It has been said that the only constant in life is change. Change is a pervasive process that affects every area of our life, including funerals.
Change must be managed in order to prevent negative social outcomes. When it comes to funerals, one way of doing this is to openly discuss the changes in our behavior in the light of what we would like to see. This may involve openly discussing desirable standards of behavior. The danger of not openly discussing acceptable standards of behavior is the possible evolution of unacceptable standards of behavior.
In this article, I would like to comment on one or two changes that I proposed elsewhere in the behavior of people during a Zambian funeral.
The Microsoft Encarta English Dictionary defines the word “funeral” as a “ceremony for someone who has died: a rite held to mark the burial or cremation of a corpse, especially a ceremony held immediately before burial or cremation.” I suppose this is the Western concept of the term “funeral”.
In Africa, and Zambia in particular, a funeral is one indivisible process that extends from the day someone’s death is announced to the day the mourners officially disperse. This view of a funeral is based on the African traditional view of death. According to African belief, the dead are regarded as still with us, though in an invisible state.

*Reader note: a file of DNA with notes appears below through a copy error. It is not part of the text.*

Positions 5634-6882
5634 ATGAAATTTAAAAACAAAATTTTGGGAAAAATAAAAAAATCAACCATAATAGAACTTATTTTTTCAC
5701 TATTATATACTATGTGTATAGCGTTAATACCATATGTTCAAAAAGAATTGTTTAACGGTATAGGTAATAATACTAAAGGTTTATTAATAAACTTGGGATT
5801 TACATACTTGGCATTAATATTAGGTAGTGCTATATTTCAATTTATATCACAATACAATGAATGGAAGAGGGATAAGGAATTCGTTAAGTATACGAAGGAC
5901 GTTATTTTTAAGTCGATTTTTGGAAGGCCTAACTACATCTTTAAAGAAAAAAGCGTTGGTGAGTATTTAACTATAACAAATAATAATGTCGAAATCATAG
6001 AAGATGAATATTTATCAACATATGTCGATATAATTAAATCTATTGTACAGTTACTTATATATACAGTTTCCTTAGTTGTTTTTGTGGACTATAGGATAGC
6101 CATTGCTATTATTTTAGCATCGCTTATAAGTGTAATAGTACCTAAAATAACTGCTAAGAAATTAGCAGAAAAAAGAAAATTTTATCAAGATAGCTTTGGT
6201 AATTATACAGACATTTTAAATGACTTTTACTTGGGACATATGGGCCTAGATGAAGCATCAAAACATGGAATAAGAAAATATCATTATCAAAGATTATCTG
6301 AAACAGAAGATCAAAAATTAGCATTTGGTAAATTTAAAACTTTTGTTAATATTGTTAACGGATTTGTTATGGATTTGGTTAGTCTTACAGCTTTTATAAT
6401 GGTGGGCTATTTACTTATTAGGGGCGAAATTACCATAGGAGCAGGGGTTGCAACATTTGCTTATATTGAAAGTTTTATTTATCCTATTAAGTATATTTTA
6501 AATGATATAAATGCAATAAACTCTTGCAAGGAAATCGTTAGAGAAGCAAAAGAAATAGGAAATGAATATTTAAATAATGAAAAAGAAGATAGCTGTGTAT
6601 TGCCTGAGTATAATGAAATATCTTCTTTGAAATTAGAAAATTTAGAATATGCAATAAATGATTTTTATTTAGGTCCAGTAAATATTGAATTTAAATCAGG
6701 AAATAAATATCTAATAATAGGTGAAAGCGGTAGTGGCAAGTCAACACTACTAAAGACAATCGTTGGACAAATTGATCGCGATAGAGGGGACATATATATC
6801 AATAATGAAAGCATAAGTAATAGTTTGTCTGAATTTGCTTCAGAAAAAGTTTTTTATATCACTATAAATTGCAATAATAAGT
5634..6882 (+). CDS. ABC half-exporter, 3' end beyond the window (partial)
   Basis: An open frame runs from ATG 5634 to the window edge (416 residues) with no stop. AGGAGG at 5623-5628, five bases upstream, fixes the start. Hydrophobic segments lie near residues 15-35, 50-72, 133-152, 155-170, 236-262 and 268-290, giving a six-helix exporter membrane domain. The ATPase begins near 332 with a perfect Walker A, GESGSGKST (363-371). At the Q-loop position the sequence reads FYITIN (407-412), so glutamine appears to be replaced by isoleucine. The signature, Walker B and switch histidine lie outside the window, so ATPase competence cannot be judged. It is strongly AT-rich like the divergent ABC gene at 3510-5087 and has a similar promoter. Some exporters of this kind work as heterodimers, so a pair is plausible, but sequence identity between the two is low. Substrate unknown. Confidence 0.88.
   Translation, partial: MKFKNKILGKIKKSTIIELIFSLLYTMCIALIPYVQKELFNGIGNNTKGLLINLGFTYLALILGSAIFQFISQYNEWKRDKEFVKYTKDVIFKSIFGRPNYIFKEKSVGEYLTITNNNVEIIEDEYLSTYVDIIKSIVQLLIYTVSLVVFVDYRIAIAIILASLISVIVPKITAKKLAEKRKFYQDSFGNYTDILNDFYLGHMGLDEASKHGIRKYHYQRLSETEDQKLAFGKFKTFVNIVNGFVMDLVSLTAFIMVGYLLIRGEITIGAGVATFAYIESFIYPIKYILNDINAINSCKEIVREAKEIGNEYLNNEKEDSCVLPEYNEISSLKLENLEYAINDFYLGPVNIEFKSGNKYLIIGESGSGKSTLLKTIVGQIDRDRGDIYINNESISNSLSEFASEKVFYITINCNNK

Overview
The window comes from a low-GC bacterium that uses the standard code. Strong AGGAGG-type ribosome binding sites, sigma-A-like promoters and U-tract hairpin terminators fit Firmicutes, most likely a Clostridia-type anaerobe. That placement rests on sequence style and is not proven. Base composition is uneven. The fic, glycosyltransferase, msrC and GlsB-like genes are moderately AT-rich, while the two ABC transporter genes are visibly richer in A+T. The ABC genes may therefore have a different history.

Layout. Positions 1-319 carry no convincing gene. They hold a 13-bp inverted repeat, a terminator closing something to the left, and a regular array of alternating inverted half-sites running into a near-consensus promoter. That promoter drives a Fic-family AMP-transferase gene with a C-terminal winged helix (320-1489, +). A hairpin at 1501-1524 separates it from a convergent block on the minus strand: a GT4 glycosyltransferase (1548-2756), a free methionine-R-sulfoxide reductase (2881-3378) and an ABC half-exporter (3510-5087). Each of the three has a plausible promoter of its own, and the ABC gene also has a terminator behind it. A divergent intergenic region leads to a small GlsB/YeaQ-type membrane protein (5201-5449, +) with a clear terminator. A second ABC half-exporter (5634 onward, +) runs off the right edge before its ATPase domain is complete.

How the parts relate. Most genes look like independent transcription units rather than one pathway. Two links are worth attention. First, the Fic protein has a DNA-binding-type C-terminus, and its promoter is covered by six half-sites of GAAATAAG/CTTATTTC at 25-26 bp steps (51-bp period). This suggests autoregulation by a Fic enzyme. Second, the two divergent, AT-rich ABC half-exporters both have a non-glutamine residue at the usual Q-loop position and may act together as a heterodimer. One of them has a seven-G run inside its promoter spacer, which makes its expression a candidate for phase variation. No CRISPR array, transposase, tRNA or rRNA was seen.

Though this African view of death has been impacted by Western beliefs, it is not uncommon to still find someone addressing a dead person as though the dead person were alive.
We need to be cognizant of this dimension of the African view of death if we are to appreciate the behavior of mourners during a Zambian funeral.
For instance, the tendency by Zambians to buy very costly coffins for the burial of dead relatives, at the expense of the financial needs of the surviving spouse and children, can be understood in the context of this belief about death. If the dead are conscious of human activity in the material world, they will be offended by the act of burying them in a cheap coffin.